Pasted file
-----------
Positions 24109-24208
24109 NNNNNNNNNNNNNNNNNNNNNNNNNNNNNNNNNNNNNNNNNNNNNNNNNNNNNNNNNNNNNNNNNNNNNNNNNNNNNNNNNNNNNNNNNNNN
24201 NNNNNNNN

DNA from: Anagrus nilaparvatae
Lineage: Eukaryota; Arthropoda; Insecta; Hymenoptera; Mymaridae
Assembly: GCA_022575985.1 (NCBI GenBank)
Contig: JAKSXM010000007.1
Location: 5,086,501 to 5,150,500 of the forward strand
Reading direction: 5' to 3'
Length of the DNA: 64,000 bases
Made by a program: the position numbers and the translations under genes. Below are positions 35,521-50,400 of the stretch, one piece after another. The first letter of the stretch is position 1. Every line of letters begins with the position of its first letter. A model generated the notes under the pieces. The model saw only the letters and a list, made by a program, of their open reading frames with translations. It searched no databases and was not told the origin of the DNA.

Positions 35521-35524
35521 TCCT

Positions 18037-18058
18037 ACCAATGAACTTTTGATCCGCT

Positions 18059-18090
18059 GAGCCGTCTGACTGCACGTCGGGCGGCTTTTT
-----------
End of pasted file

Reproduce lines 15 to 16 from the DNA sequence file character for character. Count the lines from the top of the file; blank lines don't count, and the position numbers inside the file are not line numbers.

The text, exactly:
18037 ACCAATGAACTTTTGATCCGCT

Positions 18059-18090